A new study of 565 million-year-old fossils has identified how some of the first complex organisms on Earth -- possibly some of the first animals to exist -- reproduced, revealing the origins of our modern marine environment.

Contact: Sarah Collins
sarah.collins@admin.cam.ac.uk
44-012-237-65542
University of Cambridge

Public Release: 3-Aug-2015
Proceedings of the National Academy of Sciences
Septic tanks aren't keeping poo out of rivers and lakes
The notion that septic tanks prevent fecal bacteria from seeping into rivers and lakes simply doesn't hold water, says a new Michigan State University study. Water expert Joan Rose and her team of water detectives have discovered freshwater contamination stemming from septic systems.
National Oceanic and Atmospheric Administration, US Environmental Protection Agency

Contact: Mackenzie Kastl
mackenzie.kastl@cabs.msu.edu
517-884-8048
Michigan State University

Public Release: 31-Jul-2015
Journal of Physical Oceanography
Study offers new insights on hurricane intensity, pollution transport
As tropical storm Isaac was gaining momentum toward the Mississippi River in August 2012, University of Miami researchers were dropping instruments from the sky above to study the ocean conditions beneath the storm. The newly published study showed how a downwelling of warm waters deepened the storm's fuel tank for a rapid intensification toward hurricane status. The results also revealed how hurricane-generated currents and ocean eddies can transport oil and other pollutants to coastal regions.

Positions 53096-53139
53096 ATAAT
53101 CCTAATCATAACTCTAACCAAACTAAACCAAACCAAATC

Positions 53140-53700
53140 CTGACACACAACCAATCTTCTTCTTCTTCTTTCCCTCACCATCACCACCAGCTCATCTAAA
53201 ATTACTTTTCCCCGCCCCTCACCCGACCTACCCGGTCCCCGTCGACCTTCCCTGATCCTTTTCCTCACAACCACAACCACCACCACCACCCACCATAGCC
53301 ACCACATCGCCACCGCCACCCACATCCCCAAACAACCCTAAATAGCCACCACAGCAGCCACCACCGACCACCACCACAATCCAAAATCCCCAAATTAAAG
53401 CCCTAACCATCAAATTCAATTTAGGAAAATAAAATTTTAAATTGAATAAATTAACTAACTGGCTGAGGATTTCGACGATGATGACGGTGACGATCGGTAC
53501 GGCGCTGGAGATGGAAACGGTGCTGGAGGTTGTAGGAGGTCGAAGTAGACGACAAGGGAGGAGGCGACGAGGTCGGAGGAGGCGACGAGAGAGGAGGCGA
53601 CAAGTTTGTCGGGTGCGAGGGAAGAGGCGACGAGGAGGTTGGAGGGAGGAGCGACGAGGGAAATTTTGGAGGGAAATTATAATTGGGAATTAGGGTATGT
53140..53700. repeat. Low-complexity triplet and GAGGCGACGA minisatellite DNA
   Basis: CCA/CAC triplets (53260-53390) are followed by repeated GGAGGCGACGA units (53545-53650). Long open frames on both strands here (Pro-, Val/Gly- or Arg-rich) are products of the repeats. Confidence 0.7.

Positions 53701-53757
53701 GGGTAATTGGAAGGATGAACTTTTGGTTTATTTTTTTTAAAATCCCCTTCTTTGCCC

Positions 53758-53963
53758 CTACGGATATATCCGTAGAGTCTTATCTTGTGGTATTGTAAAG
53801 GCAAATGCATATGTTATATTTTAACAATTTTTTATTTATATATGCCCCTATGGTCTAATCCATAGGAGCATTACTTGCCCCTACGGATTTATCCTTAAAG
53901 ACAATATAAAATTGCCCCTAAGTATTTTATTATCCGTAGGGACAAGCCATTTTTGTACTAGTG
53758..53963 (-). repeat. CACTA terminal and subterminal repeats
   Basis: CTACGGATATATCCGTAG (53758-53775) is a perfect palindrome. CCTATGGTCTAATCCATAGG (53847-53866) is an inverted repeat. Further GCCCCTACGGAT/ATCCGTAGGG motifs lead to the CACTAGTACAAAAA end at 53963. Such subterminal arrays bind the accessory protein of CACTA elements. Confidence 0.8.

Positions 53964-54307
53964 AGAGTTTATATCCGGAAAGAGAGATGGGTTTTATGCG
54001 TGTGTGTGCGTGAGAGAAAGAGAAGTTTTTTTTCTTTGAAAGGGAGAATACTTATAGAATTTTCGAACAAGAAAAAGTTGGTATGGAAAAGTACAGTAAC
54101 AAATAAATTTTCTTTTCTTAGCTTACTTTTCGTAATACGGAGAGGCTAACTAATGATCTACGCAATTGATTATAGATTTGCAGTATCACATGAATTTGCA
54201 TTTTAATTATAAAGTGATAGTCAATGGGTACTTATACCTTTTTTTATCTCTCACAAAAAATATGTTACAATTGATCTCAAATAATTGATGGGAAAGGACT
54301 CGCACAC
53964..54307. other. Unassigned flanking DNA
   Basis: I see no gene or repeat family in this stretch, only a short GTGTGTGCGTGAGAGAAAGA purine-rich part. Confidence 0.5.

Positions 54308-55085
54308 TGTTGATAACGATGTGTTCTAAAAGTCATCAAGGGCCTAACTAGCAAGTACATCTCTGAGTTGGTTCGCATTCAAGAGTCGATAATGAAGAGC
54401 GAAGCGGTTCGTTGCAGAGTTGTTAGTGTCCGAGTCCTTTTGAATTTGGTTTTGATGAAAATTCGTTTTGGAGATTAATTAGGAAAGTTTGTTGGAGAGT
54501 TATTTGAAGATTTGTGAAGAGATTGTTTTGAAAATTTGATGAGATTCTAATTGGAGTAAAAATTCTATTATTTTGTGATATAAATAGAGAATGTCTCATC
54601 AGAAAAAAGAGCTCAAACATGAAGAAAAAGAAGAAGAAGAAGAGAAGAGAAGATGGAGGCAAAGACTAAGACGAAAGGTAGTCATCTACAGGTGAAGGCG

BP/Gulf of Mexico Research Initiative to the Deep-C consortium at Florida State University

Contact: Diana Udel
dudel@rsmas.miami.edu
305-421-4704
University of Miami Rosenstiel School of Marine & Atmospheric Science

Public Release: 30-Jul-2015
Proceedings of the National Academy of Sciences
Research spotlights a previously unknown microbial 'drama' playing in the Southern Ocean
A team of marine researchers funded by the National Science Foundation has discovered a three-way conflict raging at the microscopic level in the frigid waters off Antarctica over natural resources such as vitamins and iron.

Contact: Peter West
pwest@nsf.gov
703-292-7530
National Science Foundation

Public Release: 30-Jul-2015
Journal of Lipid Research
Penn study questions presence in blood of heart-healthy molecules from fish oil supplements
A new study questions the relevance of fish oil-derived substances and their purported anti-inflammatory effects in humans.
National Center for Advancing Translational Sciences, American Heart Association, Alexander von Humboldt-Foundation

Contact: Karen Kreeger
karen.kreeger@uphs.upenn.edu
215-349-5658
University of Pennsylvania School of Medicine

Public Release: 30-Jul-2015
Global Ecology and Conservation
Bering Sea hotspot for corals and sponges
North of the Aleutian Islands, submarine canyons in the cold waters of the eastern Bering Sea contain a highly productive 'green belt' that is home to deep-water corals as well as a plethora of fish and marine mammals.

Contact: Julie Cohen
julie.cohen@ucsb.edu
805-893-7220
University of California - Santa Barbara

Showing releases 206-215 out of 491.